When the Iranian director Abbas Kiarostami was last at the Cannes Film Festival two years ago, he brought with him one of his more crowd-pleasing efforts, “Certified Copy,” a two-hander set in Tuscany, and his first film with a movie star (Juliette Binoche, who won the festival’s best actress prize). Mr. Kiarostami is back this year with another film shot outside Iran, the Japanese-language “Like Someone in Love,” about the enigmatic, subtly shape-shifting relationship between a young woman and an old man in Tokyo, but the reception has been quite different.
Speaking in Farsi through a translator and clad in his signature sunglasses, Mr. Kiarostami discussed his new film in an interview on a rainy Tuesday morning here at a beachside restaurant. Edited excerpts from the conversation follow (his first two responses contain mild spoilers about the film’s final shot):
Q. A lot of people here are talking about the ending of your film, so it’s worth noting that its original title was “The End.” Why did you first call it that?
A. When I was writing the script I wasn’t thinking about a title. But then came this scene where the stone breaks the window. All of a sudden I wrote “The End,” in English, and the version of “The End” that came to my mind was that of the title at the end of classic black-and-white American films, even down to the font. I’m not sure why I had this phrase and this image in mind, but I thought, O.K., this can be a temporary title and that shot would be a temporary ending. I sent the script to my translator and producer and expected them to tell me that this is not an end to the story, and if they had, I would have asked for time to find a better ending. But they didn’t, and I gradually realized I was unable to add anything more. I also thought the title was close to the theme of my film, to the character of the old professor.
Q. How did you settle on “Like Someone in Love” instead? We hear the Ella Fitzgerald song of that name at a pivotal moment.
The phrase itself sounds good to me too. There is nothing determined and definitive about love. It’s better to say that we are like someone in love rather than asserting that we are in love. Death or birth are definitive; love is nothing but an illusion. We have in this film four people who are like some people in love.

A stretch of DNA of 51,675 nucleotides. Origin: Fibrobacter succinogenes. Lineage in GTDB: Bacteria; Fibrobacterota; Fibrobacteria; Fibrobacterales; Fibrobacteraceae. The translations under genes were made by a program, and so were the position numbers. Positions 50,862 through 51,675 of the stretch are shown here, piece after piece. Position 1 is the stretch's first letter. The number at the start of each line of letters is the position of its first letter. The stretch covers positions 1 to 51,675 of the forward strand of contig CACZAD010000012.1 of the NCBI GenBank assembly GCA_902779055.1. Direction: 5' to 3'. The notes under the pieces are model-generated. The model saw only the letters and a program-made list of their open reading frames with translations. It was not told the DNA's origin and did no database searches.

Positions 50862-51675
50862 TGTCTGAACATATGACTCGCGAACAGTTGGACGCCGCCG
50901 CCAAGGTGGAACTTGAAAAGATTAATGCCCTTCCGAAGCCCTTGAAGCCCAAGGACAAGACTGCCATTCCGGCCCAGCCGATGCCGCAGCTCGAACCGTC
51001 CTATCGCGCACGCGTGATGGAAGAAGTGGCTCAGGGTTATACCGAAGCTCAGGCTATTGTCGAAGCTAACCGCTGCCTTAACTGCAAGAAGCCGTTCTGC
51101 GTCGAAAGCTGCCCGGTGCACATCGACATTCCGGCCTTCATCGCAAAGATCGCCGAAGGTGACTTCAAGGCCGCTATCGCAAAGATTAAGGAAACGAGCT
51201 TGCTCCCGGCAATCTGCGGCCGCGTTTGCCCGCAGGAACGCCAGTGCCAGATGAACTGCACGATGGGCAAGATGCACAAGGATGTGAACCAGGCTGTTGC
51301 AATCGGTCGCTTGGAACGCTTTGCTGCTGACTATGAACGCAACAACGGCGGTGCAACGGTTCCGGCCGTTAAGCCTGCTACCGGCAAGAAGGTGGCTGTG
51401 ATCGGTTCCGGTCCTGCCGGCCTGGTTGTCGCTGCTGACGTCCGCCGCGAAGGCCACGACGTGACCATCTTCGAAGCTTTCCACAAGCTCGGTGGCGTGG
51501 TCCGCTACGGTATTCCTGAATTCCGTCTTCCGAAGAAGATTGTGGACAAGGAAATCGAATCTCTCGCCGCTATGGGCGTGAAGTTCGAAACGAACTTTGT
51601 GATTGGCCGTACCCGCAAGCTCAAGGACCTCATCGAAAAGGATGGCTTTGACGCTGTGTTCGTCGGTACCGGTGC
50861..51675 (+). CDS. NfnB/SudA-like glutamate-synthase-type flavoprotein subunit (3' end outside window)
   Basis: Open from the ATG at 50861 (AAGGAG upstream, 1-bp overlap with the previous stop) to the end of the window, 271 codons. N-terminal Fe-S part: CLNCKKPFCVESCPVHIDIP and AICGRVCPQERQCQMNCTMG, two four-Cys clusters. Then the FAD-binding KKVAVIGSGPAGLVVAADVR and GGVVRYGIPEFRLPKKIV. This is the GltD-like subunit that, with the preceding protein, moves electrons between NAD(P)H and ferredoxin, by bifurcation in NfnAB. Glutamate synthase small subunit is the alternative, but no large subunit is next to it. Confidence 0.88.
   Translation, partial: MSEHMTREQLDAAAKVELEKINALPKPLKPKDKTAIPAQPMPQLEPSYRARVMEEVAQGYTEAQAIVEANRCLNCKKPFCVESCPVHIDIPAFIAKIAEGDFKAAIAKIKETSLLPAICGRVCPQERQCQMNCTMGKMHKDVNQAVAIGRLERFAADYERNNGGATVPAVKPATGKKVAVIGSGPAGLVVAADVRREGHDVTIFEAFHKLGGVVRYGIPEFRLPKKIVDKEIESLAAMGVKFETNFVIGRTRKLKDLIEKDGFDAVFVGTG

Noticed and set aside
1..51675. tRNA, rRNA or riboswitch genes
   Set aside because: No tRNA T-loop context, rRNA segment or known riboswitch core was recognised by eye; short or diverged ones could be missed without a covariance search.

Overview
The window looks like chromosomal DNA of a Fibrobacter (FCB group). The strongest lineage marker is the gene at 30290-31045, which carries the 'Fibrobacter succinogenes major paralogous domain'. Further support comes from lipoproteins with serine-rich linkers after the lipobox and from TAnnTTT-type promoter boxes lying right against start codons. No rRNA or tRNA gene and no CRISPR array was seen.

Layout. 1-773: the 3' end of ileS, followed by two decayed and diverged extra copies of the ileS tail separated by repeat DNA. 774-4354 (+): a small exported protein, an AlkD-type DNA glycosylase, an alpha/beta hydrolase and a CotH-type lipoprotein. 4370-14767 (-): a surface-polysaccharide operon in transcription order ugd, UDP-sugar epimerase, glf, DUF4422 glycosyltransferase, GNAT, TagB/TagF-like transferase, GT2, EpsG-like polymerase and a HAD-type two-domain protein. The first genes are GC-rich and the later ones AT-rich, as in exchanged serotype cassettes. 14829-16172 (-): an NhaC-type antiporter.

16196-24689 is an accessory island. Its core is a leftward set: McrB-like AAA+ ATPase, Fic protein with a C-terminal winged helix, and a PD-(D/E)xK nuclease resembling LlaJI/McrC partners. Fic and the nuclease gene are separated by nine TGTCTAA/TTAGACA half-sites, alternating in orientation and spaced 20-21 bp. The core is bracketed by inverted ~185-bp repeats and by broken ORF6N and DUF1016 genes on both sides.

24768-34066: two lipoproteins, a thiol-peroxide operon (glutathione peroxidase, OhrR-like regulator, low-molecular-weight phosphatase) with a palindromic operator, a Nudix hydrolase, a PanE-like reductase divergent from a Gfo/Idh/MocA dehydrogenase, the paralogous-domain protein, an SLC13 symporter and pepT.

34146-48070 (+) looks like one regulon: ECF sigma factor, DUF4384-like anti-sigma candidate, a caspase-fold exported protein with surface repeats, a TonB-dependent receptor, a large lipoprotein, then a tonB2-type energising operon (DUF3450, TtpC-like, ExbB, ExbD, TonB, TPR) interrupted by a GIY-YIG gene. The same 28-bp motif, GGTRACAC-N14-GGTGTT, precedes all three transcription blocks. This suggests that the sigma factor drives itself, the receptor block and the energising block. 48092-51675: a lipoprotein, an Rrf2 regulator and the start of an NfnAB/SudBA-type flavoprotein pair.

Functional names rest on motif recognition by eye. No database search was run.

In the beginning you’re overhearing a conversation at a bar and gradually you see someone sitting at another table, overhearing the secrets between two people. If someone enters the theater even five seconds after the film has started, they might think they’ve missed a quarter of it. That’s where the mystery comes from: we begin in the middle of things, and the viewer’s mind must be active all the time to understand what’s going on and to have the pleasure of discovery of putting together the pieces of the puzzle and participating in the building of the movie.
I don’t mean to create a distance from the spectator; I want to remind them that they should have the same inquiring spirit for films as in life. If you’re curious you will definitely find enough information – you don’t need more, and whenever we’re given more, we don’t accept it. A good example is pornographic films, which give us too much. That’s not the way it is in real life: it goes against emotions, feelings, sex even. Too much information is a kind of pornography.
This was not really an intention but there was also an assumption in Iran that I was Westernized [after making “Certified Copy”] and at least now that can be denied with this Easternized film. Last night on the red carpet I was thinking to myself that I’ve been coming here for 20 years but this is the first time with Japanese actors and I feel more alienated than ever. People thought after coming with Juliette Binoche I would be a popular director working with bigger stars. But I’d rather go backwards and make the more Ozu-like films I was making at Kanoon [the Institute for the Cognitive Development of Children and Young Adults, where Mr. Kiarostami ran the film department in the late ’60s and early ’70s] at the beginning of my career. Maybe this shows I’m not a very progressive filmmaker.
Via The New York Times